Bullying, Depression, and Parental Acceptance in a Sample of Latinx Sexual and Gender Minority Youth

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Journal of LGBT Youth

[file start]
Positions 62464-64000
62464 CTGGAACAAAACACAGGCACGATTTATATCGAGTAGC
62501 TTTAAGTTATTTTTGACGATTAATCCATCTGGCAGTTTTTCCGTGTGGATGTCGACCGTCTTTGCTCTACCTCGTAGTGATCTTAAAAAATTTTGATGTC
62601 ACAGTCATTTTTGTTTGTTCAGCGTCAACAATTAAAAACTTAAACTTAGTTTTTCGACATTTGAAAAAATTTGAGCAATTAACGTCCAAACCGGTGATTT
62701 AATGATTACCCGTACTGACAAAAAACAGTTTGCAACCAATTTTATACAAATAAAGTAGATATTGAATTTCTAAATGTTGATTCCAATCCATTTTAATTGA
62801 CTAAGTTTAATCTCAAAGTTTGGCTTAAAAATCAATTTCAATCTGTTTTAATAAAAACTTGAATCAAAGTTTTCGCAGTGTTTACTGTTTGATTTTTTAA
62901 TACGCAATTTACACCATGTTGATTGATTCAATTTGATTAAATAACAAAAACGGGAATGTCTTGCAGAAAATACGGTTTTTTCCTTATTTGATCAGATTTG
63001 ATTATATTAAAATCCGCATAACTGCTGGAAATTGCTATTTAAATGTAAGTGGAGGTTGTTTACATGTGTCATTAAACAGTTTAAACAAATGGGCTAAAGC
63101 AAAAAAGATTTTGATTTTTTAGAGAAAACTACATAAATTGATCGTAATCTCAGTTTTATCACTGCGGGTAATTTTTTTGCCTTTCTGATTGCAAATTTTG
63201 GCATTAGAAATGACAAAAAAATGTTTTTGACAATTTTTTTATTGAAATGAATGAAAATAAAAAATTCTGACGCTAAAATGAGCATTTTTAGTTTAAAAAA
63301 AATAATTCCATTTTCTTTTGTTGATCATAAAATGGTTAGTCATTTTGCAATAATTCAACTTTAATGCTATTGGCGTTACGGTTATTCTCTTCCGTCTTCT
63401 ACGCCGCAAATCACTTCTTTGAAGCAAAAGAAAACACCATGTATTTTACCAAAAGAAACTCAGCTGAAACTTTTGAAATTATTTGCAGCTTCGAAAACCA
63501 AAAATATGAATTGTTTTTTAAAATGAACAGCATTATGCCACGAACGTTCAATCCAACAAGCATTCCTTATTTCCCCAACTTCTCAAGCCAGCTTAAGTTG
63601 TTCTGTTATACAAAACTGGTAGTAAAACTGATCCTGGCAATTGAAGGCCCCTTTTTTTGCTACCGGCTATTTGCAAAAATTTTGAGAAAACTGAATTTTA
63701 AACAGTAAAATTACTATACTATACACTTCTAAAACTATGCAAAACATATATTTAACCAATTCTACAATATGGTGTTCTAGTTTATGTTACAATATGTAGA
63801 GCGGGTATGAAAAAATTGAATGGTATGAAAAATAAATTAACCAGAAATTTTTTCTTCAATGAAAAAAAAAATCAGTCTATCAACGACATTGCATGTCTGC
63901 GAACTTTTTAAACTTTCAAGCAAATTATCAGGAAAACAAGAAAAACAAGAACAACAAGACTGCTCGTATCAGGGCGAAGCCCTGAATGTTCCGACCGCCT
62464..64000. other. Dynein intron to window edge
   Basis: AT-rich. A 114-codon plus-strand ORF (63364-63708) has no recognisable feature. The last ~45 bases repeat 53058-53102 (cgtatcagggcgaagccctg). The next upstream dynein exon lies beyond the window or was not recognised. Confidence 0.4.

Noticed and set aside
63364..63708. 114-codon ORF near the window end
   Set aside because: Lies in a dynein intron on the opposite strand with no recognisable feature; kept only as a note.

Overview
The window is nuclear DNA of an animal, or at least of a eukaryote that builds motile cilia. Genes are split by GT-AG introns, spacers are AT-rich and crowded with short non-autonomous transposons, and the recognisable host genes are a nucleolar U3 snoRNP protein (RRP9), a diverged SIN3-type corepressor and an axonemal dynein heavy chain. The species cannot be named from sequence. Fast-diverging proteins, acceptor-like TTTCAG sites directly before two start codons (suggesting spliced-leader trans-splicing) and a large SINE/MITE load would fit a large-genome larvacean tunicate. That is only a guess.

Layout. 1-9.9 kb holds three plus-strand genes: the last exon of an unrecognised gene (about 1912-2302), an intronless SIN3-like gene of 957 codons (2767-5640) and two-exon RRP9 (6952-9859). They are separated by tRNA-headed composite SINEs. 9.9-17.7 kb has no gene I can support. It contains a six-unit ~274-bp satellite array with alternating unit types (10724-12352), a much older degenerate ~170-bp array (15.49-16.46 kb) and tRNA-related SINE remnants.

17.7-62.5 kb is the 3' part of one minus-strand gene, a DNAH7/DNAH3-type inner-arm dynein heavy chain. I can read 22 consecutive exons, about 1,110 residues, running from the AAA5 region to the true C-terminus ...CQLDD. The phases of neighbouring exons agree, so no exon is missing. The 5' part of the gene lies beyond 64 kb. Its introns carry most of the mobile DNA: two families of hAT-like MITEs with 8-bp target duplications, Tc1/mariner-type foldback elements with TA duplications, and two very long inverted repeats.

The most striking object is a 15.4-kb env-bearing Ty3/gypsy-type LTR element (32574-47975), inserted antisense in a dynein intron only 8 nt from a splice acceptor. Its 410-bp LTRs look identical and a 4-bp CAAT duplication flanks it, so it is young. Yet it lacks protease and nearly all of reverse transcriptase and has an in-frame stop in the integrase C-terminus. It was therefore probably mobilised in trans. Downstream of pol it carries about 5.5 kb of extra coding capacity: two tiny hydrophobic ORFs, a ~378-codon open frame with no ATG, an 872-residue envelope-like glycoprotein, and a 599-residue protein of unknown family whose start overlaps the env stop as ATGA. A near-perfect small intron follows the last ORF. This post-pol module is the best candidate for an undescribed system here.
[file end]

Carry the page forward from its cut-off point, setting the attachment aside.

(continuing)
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Sexual and gender minority (SGM) youth of color—in particular Latinx SGM youth—experience higher incidents of bullying compared to heterosexual and cisgender White youth. These disparities oftentimes explain increased negative mental health outcomes, such as depression. Parental acceptance may be a particularly important buffer to the effects of bullying on negative mental health outcomes among Latinx SGM youth. In a sample of 1,005 Latinx SGM youth (ages 13-17), we assessed: (a) the prevalence of parental acceptance and bullying, (b) the influence of bullying on depression, and (c) whether the relationship between bullying and depression was moderated by parental acceptance. Results showed that, on average, Latinx SGM youth reported rarely experiencing parental acceptance, frequently experiencing symptoms of depression, and frequently being bullied. Findings revealed that parental acceptance and bullying were significantly related to depression. Furthermore, there was no interaction between parental acceptance and bullying on depression. Findings have implications for how different Latinx cultural values may be further considered to better understand Latinx SGM youth’s perception of their parental figure’s acceptance of their sexual and gender identity and its role on bullying and depression.